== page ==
Financial reform

Zywicki and Smith examine the effect of behavioral law-and-economics on consumer financial protection

Mark D. White

Courtesy of the Mercatus Center at George Mason University, Todd Zywicki and Adam C. Smith have a new paper titled "Behavior, Paternalism, and Policy: Evaluating Consumer Finance Protection," in which they critique the impact of behavioral law-and-economics on the creation and operation of the Consumer Financial Protection Bureau:

This paper examines the relationship between behavioral law and economics (BLE) as a policy
prescription platform and its influence on the regulations emerging from the Consumer Financial Protection Bureau (CFPB). We show how these regulations are inconsistent with the intent and purpose of improving consumer choices. We further demonstrate that the selective modeling of behavioral bias in the BLE framework causes an overestimation of the ability of regulators, who in actuality use inefficient, heavy-handed rules based on little if any real empirical findings of “consumer irrationality.” Accordingly, the broader lesson on the misapplication of behavioral economics goes beyond the ill-considered policies emerging from the CFPB.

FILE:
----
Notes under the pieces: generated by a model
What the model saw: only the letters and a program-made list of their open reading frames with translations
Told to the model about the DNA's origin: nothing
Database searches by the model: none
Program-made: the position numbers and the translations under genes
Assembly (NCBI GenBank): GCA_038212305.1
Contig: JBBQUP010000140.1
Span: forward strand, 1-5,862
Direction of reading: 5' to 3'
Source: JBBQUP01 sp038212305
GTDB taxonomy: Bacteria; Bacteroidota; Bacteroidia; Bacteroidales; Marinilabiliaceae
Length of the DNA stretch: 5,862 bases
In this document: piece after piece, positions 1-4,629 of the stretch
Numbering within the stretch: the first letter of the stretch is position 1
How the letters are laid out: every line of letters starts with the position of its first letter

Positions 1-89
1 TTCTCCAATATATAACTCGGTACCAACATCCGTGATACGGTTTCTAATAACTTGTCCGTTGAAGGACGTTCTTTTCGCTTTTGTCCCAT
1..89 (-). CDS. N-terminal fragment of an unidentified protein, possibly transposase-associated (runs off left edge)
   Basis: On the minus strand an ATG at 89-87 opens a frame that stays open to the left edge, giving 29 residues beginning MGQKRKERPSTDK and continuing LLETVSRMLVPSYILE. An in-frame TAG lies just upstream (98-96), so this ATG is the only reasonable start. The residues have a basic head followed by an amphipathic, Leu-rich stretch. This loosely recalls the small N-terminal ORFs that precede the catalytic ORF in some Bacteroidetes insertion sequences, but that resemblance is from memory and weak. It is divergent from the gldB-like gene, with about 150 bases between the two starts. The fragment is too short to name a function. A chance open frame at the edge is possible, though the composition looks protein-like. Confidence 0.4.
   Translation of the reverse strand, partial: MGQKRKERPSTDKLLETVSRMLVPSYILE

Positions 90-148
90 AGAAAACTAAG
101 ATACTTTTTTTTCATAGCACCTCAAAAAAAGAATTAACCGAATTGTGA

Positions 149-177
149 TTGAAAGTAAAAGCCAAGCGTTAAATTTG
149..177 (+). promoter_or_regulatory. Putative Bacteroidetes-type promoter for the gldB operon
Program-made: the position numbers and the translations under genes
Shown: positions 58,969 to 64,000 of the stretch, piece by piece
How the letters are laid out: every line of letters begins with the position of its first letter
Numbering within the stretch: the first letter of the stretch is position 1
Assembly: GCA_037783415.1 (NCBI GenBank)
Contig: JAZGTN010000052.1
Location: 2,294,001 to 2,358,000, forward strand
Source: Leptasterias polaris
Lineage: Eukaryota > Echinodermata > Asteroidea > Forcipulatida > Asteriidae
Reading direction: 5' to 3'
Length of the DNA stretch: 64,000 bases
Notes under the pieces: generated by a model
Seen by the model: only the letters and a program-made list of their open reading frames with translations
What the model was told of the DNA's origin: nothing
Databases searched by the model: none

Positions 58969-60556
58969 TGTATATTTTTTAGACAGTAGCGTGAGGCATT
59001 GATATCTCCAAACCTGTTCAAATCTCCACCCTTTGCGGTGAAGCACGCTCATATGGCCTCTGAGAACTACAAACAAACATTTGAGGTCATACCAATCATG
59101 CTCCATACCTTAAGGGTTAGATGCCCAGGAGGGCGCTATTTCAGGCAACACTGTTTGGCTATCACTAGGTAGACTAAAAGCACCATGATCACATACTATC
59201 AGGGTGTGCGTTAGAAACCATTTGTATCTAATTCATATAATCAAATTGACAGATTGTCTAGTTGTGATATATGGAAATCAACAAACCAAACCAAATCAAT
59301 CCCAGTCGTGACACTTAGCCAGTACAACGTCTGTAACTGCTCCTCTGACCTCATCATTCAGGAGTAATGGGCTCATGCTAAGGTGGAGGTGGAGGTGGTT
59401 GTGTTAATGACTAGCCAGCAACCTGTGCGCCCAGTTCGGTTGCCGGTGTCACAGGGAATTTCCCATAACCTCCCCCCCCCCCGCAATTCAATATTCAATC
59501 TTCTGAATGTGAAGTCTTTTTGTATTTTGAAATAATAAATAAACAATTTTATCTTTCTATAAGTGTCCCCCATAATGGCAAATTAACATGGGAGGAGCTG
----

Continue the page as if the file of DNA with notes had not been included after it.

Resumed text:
Near the end of the introduction (on p. 7), they detail their issues with this approach to consumer protection:

1. Political realities belie the attempts of behavioral theorists to construct policy corrections.